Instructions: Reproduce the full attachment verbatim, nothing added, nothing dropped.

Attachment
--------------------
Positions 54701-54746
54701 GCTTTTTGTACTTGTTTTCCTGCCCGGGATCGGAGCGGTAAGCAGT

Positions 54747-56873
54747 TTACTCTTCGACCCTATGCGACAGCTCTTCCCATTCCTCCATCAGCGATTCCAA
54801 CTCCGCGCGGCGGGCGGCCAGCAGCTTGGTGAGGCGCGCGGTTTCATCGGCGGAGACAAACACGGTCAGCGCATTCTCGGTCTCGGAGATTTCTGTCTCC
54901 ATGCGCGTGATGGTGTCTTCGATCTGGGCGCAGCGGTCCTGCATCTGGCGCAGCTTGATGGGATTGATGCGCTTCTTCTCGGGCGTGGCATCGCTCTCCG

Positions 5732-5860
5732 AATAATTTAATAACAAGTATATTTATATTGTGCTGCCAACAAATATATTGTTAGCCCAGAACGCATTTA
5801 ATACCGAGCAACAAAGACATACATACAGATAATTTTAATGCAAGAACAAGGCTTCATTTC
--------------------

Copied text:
Positions 54701-54746
54701 GCTTTTTGTACTTGTTTTCCTGCCCGGGATCGGAGCGGTAAGCAGT

Positions 54747-56873
54747 TTACTCTTCGACCCTATGCGACAGCTCTTCCCATTCCTCCATCAGCGATTCCAA
54801 CTCCGCGCGGCGGGCGGCCAGCAGCTTGGTGAGGCGCGCGGTTTCATCGGCGGAGACAAACACGGTCAGCGCATTCTCGGTCTCGGAGATTTCTGTCTCC
54901 ATGCGCGTGATGGTGTCTTCGATCTGGGCGCAGCGGTCCTGCATCTGGCGCAGCTTGATGGGATTGATGCGCTTCTTCTCGGGCGTGGCATCGCTCTCCG

Positions 5732-5860
5732 AATAATTTAATAACAAGTATATTTATATTGTGCTGCCAACAAATATATTGTTAGCCCAGAACGCATTTA
5801 ATACCGAGCAACAAAGACATACATACAGATAATTTTAATGCAAGAACAAGGCTTCATTTC